oily, slimy characteristics may be caused by the
said dump leaking into the groundwater.
Our reply was that we have seen evidence in
publications, online and anecdotal occurrences
similar to the question.
If our memory is correct there was a large con-
tamination where substances actually leached
upstream from a landfill in the New York area.
This contaminated several bores and resulted
in new potable water supplies having to be found
for towns nearby.
We suggested testing of the bore.
Action Against Underground Water
A great leader
SIR -- In regards to last week's obituary on
former Central District Football Club presi-
dent Les Stevens.
Not only was Les Stevens a good man, he was
a great leader.
I met Les in the 1990s as we both joined the
board of the club.
We had seen two losing grand finals (1995-96)
and had seen the club and team flounder in the
years immediately thereafter.
In 1999, change had occurred and Les became
chairman and I vice-chairman.
Les led from the front and history now tells
us this period was very successful for the football
club and for Les.
Les grew in confidence, and was not satisfied
with winning just one premiership.
He never lost sight that club history is meas-
ured by premiership success and made sure we
were focused and disciplined -- it was all about
Under his time as president, he had overseen
the new development of the clubrooms -- a $2
million investment; the new oval lights; and, of
course, the club's first five premierships.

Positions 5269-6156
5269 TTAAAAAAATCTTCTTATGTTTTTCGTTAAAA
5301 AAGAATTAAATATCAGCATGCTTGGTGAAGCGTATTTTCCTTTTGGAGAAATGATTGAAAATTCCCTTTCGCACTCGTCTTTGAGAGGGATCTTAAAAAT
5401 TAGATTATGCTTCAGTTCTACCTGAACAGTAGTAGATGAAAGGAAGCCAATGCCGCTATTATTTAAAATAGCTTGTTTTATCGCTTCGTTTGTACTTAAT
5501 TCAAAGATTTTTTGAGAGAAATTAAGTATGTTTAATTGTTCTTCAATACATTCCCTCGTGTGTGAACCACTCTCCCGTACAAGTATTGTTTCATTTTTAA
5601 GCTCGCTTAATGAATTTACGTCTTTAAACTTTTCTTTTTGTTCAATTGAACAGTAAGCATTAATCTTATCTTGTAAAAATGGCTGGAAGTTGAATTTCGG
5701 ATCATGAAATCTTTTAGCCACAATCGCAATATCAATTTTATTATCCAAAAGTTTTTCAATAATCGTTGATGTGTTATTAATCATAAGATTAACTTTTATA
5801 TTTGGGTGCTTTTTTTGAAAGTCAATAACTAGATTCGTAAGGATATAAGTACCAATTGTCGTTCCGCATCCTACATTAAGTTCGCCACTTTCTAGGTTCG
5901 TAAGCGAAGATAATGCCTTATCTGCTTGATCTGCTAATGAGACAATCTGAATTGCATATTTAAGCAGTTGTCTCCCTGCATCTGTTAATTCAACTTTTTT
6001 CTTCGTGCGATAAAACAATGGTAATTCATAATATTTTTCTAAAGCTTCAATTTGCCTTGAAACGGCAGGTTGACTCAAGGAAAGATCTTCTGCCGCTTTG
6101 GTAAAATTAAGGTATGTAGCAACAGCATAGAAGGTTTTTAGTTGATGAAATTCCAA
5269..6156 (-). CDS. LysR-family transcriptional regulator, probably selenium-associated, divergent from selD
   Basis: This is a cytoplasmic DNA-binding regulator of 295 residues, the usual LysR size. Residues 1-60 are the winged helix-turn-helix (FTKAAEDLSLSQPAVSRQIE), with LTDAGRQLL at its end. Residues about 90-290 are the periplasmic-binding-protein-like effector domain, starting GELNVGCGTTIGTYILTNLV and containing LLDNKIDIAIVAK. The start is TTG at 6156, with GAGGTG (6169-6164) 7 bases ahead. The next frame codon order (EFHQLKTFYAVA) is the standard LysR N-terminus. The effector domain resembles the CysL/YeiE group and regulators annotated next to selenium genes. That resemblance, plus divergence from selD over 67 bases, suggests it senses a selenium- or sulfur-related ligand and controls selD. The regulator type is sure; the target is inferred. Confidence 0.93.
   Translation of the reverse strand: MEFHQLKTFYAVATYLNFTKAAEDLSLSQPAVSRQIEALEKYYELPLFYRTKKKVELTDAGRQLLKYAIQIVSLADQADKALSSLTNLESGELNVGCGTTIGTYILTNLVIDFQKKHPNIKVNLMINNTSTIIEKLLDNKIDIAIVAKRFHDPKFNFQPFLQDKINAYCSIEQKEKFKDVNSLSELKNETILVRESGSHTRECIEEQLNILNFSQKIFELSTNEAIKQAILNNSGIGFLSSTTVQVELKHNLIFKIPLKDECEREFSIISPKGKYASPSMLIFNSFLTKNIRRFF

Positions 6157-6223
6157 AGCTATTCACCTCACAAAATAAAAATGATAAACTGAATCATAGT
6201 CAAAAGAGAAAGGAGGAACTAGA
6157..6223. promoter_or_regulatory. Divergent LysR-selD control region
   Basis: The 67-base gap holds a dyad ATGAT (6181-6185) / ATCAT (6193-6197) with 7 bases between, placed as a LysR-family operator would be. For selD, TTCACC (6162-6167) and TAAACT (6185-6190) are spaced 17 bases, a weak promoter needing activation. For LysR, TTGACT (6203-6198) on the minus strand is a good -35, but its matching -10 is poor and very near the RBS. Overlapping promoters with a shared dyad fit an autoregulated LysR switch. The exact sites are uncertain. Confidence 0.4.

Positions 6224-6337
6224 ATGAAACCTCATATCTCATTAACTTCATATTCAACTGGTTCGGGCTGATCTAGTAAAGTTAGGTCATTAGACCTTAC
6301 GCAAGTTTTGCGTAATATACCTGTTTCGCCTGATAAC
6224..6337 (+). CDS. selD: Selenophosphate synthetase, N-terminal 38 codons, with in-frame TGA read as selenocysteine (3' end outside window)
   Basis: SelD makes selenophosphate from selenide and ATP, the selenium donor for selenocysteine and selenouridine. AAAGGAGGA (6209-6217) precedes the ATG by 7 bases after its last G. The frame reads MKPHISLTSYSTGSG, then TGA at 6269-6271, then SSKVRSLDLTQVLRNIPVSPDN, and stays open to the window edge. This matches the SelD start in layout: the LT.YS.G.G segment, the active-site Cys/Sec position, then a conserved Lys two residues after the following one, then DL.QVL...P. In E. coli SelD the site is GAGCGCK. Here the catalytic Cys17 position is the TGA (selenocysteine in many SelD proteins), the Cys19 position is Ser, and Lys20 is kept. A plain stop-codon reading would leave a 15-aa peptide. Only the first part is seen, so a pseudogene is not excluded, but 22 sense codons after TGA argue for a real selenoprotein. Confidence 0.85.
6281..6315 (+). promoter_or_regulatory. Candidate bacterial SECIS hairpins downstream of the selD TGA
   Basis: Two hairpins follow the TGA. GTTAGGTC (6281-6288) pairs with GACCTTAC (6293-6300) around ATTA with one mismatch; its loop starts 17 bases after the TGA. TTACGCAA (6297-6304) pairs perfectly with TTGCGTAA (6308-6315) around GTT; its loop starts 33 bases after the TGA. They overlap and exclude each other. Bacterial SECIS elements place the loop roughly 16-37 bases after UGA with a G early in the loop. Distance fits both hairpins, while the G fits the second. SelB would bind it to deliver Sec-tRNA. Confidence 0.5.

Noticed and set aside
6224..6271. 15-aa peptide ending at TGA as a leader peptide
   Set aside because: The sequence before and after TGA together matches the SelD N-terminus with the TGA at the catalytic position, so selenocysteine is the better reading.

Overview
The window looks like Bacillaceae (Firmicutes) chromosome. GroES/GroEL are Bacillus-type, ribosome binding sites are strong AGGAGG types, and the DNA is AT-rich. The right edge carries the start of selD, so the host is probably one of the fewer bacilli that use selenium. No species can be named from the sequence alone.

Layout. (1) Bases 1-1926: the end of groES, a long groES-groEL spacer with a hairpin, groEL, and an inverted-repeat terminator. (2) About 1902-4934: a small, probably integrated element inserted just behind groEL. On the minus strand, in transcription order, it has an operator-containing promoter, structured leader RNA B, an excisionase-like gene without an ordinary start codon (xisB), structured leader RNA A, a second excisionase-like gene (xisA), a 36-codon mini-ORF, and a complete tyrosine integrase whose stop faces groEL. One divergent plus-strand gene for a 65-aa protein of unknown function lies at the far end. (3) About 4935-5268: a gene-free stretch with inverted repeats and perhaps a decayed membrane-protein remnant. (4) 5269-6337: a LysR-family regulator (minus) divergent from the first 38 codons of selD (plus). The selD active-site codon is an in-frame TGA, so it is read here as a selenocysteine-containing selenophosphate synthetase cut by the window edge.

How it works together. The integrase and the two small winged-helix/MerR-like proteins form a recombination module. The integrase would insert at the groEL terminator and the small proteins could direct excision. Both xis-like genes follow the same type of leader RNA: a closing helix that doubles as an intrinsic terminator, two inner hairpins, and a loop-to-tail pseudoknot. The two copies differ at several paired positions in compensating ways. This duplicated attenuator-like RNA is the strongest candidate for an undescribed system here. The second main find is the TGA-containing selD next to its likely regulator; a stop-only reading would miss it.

It was a fantastic time to be involved.
Losing was never an option and no-one was
bigger than the club.
Les semi-retired as president after 2005 but
was never far away.
I became president in 2006 and our roles were
He became a great confidant and we had many
Les was drawn back to the board as a director
and, as always, was a team player -- he never im-
posed himself -- and was a true gentleman.
In 2011 when I left the club to serve as a SAN-
FL commissioner, Les took the reins again -- not
to stroke an ego but to serve his beloved club.
Late last year Les complained of lower chest
pains and had a minor operation.
The outcome wasn't good, as he was diagnosed
with asbestosis mesothelioma -- an insidious dis-
ease with no cure.
After receiving the bad news, Les never dis-
played any self-pity.
He got on with the job of living and being as
positive as he could -- he was courageous and
brave right to the end.
I'm going to miss him but I know he will be
in good company with Norm Russell and Robert
Zerella up there.
To Les' family, especially wife Val, who has
lost her long-time partner and friend, my con-
SIR -- On behalf of the Royal Society for the
Blind fundraising, Gawler Branch, I thank
the people of the Gawler area for their gen-
erous support at our badge days and the Vil-
Many thanks to those who volunteered time
and effort to make these a success.
If you would like to help those who are blind
and visually impaired in this area, our small
0448 912 966
Twice sought SADA low fat local milk
at Coles Gawler, twice greeted with an
empty shelf. Demand? Supply? What's
the story Coles? (truck loads of the
'normal' brands available).
Howard Davies, Gawler East.
Thanks for having such an identi able
licence plate, Stig, means I can
remember it -- you do realise it is illegal